The same is true for white privilege, as a whole our society still offers better opportunity and treatment to whites, but for any one individual that systemic racism may or may not result in practical advantage or disadvantage. Toure acknowledged this recently on MSNBC saying that the fact that not every white person can utilize white privilege doesn’t mean it’s not there, “just like that I don’t have a car doesn’t mean cars don’t exist”. Without meaning to, Toure actually delivered a fatal blow to the entire theory. If this privilege does not apply to every white person then we can only judge it one individual at a time. But in so doing the crystalline systemic iniquity that white privilege describes dissolves into the murky waters of individual lives.
Anyone between the ages of 35 and 45 experienced the transition from the goal of color blindness to the goal of valuing differences in school. Not just through curriculum changes but through many policies and reactions to discourse. The Wall Street Journal’s James Taranto has written about his experience as the editor of his college’s newspaper in the late 1980s in which the school tried to censor a cartoon about affirmative action. His story felt familiar to me. In the early 1990s when I was in high school I co-hosted the talent show and made a joke about the Multicultural Student Union. The next day classes were canceled and we held assemblies about racial sensitivity. It all seemed absurd. Nobody really accused me or my joke of being racist, at least not publicly, but nonetheless I was informed I had transgressed the emerging rules about who can and cannot say certain things.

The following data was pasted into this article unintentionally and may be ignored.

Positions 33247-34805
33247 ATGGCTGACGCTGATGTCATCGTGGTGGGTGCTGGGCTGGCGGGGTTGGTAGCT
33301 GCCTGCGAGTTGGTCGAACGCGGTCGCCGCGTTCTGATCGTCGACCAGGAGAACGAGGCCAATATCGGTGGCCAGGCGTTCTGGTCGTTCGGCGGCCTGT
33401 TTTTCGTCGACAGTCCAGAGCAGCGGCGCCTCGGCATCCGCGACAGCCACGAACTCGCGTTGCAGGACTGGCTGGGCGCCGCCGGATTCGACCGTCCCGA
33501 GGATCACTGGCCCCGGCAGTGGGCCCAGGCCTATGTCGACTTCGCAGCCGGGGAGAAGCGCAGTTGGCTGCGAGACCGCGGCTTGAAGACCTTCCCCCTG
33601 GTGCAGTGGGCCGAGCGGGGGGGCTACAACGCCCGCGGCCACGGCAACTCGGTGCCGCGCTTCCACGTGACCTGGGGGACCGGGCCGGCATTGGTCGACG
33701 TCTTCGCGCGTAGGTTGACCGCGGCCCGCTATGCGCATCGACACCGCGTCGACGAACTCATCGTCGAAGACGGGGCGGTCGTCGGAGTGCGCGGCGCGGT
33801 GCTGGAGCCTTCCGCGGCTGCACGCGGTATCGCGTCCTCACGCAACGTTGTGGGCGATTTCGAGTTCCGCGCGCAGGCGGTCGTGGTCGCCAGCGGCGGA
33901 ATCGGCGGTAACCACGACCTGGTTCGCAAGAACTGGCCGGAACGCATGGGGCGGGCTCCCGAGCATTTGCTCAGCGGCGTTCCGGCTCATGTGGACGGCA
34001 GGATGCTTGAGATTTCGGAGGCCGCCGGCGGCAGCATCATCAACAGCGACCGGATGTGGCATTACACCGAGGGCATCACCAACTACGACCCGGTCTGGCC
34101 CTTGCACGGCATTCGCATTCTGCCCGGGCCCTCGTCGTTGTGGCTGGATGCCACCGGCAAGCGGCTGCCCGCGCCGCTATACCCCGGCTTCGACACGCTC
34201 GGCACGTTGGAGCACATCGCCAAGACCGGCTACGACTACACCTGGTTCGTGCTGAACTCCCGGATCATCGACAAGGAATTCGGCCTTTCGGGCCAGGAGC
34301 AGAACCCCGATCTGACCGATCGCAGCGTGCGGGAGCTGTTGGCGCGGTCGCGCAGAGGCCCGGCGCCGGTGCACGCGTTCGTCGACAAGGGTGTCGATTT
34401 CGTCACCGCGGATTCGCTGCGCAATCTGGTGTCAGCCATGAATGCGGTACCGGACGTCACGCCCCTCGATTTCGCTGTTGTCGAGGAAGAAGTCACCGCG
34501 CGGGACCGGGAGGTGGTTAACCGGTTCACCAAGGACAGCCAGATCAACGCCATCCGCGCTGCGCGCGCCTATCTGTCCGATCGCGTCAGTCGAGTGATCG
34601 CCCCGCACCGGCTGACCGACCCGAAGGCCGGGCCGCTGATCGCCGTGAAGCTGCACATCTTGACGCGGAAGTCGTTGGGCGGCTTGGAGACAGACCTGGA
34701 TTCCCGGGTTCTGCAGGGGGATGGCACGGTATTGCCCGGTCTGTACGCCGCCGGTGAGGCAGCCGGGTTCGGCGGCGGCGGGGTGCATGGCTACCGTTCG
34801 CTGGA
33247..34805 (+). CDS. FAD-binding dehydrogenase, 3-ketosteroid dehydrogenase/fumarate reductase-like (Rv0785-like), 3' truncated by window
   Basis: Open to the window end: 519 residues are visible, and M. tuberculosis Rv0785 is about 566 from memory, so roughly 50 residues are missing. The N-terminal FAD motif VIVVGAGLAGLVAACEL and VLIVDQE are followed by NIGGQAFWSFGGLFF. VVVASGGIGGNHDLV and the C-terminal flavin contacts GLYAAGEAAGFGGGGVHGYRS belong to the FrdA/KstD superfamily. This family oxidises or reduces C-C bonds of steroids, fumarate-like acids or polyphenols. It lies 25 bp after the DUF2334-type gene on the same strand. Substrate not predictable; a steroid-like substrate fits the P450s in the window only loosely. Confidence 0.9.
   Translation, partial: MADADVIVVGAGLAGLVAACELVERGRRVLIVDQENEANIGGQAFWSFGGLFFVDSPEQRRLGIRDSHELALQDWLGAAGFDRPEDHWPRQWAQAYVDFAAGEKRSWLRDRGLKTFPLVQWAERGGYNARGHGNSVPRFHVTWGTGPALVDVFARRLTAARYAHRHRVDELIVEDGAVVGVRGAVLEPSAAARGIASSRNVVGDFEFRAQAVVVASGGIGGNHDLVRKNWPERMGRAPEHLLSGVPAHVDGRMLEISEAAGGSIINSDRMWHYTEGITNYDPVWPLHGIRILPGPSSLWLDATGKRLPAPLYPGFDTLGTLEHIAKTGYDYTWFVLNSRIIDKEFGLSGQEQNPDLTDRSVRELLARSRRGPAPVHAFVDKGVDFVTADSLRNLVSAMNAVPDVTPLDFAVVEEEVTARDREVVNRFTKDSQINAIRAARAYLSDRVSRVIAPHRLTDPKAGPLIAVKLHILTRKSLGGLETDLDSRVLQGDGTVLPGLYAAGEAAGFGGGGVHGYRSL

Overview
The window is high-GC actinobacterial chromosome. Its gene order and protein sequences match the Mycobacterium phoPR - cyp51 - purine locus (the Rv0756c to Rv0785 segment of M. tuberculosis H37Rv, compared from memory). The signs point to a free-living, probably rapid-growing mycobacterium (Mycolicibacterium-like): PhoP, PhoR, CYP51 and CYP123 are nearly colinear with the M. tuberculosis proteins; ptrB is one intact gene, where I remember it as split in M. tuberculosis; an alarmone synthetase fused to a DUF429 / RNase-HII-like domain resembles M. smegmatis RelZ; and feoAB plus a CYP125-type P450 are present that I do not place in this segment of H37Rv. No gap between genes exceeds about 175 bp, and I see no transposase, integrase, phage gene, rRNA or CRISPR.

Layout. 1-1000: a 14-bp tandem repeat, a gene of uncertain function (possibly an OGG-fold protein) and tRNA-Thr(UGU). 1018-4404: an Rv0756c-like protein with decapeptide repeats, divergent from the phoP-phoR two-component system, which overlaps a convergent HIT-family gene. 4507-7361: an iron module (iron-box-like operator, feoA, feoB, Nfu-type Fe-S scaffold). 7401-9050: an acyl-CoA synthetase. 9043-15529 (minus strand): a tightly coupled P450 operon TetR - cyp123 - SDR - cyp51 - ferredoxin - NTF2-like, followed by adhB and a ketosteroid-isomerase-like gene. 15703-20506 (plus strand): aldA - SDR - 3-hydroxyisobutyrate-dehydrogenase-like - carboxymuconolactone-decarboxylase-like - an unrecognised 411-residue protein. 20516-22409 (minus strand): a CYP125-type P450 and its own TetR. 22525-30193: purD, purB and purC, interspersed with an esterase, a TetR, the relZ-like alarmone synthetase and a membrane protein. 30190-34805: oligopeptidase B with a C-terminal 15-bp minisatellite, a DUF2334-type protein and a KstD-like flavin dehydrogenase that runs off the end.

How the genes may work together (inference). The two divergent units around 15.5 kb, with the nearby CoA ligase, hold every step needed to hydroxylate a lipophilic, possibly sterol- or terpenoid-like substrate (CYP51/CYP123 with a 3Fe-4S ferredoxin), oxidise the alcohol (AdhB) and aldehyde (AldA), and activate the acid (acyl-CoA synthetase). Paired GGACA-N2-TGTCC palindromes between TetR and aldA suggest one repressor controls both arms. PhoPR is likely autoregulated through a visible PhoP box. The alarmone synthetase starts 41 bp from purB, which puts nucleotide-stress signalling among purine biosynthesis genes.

Eventually the very idea of color blindness came to be viewed as racist in and of itself. That is to say, it became racist to treat the Multicultural Students Union exactly the same way one would treat the Chess club or Yearbook committee. In Psychology Today, Dr. Monica Williams writes: that for people of color “Colorblindness creates a society that denies their negative racial experiences, rejects their cultural heritage, and invalidates their unique perspectives.” And that “As a person of color, I like who I am, and I don’t want any aspect of that to be unseen or invisible”.
Rejecting the colorblind society model